New studies are showing just how influential social media is on a person’s life, and they seem to show a mix of the good, the bad, and the ugly.
First, the good: In a recent study, Pew Research found that social media engagement has allowed for more access to more information—particularly news—than ever before and across the socio-economic spectrum.
“Events from the Arab Spring to the worldwide spread of#MeToo have been aided by digital connectivity in both advanced and emerging economies,” the report states.
About 93 percent polled in Jordan say access to technology has made people informed; 65 percent in India agree. For much of the Eastern part of the world, this seems like good news. More information should help people make better-informed decisions.
However, it’s not all good news. Not all this information is accurate, so that’s bad.
Pew states, “Popular social media and messaging platforms like Facebook and WhatsApp have drawn attention for their potential role in spreading misinformation, facilitating political manipulation by foreign and domestic actors, and increasing violence and hate crimes.”
Even in the United States, “disinformation” seems unfortunately common.
Because of the increased ability for social media to be nearly equally used in a positive and negative sense, it’s important to continue weighing it up, to see if one side ends up tipping the scales.
As social media use has increased, more and more studies are revealing the ugly underbelly accompanying some of the positive effects.
While social media can make adults feel lonely, usually they have better coping tools to handle this. While Instagram use can make adults feel left out or jealous, since everything looks so perfect, they also have the capacity to differentiate truth from fiction. Young people growing up on social media can lack that ability, so it really can impact how they see reality.
A study published late last year found that high use of social media can increase feelings of depression and loneliness, and decreasing one’s use has the opposite effect—especially among young adults.
The study, by the University of Pennsylvania, reported in the Journal of Social and Clinical Psychology, set “140 undergraduates to either continue their regular use of Facebook, Snapchat, and Instagram, or to limit each one to 10 minutes per day (30 minutes total),” Forbes reported. “As the researchers expected, people who limited their social media use to 30 minutes felt significantly better after the three-week period, reporting reduced depression and loneliness.”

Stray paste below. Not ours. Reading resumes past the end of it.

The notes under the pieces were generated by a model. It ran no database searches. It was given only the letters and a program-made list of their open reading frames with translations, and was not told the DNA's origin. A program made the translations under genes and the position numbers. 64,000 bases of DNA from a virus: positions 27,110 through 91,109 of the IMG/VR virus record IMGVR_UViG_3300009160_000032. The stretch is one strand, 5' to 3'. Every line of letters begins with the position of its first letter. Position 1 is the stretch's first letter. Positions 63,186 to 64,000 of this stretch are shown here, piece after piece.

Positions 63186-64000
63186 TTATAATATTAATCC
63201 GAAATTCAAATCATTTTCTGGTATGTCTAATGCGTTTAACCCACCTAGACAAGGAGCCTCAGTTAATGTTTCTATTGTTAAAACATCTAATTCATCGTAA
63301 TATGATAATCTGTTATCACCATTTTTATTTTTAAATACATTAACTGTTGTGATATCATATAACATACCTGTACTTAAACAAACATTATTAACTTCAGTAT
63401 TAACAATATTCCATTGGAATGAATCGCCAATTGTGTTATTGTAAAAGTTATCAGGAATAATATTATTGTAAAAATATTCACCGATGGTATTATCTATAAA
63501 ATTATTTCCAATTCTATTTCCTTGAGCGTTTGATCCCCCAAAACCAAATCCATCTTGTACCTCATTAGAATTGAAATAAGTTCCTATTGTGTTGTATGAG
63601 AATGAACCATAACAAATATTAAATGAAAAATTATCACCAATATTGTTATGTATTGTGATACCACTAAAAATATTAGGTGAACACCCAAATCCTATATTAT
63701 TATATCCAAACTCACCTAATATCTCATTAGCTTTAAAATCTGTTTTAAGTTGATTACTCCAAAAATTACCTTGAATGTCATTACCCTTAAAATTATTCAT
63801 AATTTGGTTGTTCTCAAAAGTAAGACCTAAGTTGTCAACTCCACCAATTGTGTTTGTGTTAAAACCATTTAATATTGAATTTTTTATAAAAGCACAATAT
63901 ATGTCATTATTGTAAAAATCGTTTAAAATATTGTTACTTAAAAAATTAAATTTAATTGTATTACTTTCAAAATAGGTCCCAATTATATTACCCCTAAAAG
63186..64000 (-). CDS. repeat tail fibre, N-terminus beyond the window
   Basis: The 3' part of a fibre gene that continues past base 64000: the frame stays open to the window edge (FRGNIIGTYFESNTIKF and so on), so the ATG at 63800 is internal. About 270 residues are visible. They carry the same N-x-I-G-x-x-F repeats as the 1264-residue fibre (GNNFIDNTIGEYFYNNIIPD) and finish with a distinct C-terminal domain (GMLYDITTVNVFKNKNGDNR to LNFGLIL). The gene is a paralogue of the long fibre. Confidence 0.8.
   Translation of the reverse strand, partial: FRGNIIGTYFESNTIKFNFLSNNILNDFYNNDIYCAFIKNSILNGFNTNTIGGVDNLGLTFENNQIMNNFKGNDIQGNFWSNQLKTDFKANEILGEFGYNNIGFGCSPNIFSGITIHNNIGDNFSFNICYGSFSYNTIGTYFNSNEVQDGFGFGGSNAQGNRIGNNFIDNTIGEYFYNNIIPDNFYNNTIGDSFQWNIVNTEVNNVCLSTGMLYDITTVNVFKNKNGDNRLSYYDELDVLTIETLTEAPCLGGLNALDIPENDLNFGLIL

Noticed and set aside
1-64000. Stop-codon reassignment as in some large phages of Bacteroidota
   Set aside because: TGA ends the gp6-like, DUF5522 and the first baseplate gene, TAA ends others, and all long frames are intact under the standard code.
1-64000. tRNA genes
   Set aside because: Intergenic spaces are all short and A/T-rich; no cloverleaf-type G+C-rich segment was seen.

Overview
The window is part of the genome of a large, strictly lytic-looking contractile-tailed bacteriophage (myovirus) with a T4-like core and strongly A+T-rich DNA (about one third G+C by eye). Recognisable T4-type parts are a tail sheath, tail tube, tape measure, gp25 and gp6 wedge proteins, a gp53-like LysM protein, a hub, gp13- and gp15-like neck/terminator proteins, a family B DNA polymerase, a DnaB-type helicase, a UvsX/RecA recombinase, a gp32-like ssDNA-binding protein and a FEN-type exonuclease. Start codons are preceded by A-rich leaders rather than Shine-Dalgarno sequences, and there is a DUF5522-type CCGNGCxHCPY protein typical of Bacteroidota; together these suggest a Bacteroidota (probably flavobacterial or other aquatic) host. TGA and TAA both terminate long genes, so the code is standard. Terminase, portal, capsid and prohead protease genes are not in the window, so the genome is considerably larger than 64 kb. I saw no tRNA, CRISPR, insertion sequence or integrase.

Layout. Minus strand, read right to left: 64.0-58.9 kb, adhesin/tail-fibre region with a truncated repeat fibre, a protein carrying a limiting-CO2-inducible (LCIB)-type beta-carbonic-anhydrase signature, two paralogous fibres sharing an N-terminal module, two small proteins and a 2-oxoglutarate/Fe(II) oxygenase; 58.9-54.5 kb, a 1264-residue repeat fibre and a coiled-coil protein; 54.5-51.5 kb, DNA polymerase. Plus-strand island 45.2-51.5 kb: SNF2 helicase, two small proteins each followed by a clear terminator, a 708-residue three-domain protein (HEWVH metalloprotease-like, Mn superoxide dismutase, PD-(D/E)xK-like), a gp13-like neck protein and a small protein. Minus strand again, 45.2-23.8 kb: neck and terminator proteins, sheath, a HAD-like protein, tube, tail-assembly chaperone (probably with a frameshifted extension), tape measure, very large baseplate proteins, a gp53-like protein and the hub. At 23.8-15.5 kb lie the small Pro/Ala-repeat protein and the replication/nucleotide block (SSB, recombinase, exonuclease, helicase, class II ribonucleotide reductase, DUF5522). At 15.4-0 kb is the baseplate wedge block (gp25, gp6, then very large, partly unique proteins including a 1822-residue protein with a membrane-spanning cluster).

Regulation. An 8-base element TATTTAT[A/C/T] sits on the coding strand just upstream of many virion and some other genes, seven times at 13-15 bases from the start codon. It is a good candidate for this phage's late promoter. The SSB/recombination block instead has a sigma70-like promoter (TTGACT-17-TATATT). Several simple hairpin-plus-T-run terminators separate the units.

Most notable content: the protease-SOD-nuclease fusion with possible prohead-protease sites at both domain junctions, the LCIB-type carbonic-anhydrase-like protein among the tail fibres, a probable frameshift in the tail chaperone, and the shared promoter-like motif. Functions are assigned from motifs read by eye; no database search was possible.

Teenagers who regularly use social media appear to feel the adverse effects even more so, stemming from the likelihood that many have an addiction to it. In a poll about whether a teenager would rather see his phone shattered or have a small bone in his hand broken, nearly half said they would rather have a broken bone than a broken phone.
In an Atlantic article that asked “Have Smartphones Destroyed a Generation?”, the author surmised that kids were on the verge of a mental-health crisis because of how isolated social media made them feel.
While social media can be helpful in terms of culling important information, young people especially seem susceptible to developing an addiction that can cause negative effects on their emotional and psychological health. Adults who see this happening to the young adults in their lives should help them develop a filter for what is true versus what is false, and set boundaries on usage, so they maintain healthy social lives.
Nicole Russell is a freelance writer and mother of four. Her work has appeared in The Atlantic, The New York Times, Politico, The Daily Beast, and The Federalist. Follow her on Twitter @russell_nm
Views expressed in this article are the opinions of the author and do not necessarily reflect the views of The Epoch Times.